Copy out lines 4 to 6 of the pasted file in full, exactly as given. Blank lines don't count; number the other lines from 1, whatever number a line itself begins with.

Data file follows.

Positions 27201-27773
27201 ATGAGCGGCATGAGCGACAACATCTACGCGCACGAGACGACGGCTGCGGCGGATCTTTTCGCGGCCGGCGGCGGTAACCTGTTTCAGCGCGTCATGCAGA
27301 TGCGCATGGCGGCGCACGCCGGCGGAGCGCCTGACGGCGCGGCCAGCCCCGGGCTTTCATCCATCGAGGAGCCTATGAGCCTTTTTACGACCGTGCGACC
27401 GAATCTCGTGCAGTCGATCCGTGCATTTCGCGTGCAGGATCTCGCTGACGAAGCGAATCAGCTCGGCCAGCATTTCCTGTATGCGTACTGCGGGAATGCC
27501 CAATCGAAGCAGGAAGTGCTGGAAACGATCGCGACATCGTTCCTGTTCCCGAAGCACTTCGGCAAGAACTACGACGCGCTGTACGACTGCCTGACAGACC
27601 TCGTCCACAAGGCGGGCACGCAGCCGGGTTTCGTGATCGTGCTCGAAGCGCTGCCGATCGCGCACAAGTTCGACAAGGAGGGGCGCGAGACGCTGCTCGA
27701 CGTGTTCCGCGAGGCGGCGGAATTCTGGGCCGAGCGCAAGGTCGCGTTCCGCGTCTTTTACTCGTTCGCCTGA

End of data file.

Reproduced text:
27401 GAATCTCGTGCAGTCGATCCGTGCATTTCGCGTGCAGGATCTCGCTGACGAAGCGAATCAGCTCGGCCAGCATTTCCTGTATGCGTACTGCGGGAATGCC
27501 CAATCGAAGCAGGAAGTGCTGGAAACGATCGCGACATCGTTCCTGTTCCCGAAGCACTTCGGCAAGAACTACGACGCGCTGTACGACTGCCTGACAGACC
27601 TCGTCCACAAGGCGGGCACGCAGCCGGGTTTCGTGATCGTGCTCGAAGCGCTGCCGATCGCGCACAAGTTCGACAAGGAGGGGCGCGAGACGCTGCTCGA